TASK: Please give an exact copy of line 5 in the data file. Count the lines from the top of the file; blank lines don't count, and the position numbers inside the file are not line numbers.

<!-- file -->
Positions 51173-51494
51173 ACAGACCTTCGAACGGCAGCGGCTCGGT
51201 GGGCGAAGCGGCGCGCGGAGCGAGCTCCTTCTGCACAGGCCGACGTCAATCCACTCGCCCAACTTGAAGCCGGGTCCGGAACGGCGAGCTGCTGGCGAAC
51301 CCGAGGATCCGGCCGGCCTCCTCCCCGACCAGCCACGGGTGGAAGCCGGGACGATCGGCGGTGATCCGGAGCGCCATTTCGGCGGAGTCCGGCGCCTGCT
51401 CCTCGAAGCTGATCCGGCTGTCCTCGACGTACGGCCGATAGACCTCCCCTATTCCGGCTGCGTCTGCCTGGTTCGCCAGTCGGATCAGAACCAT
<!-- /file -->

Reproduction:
51401 CCTCGAAGCTGATCCGGCTGTCCTCGACGTACGGCCGATAGACCTCCCCTATTCCGGCTGCGTCTGCCTGGTTCGCCAGTCGGATCAGAACCAT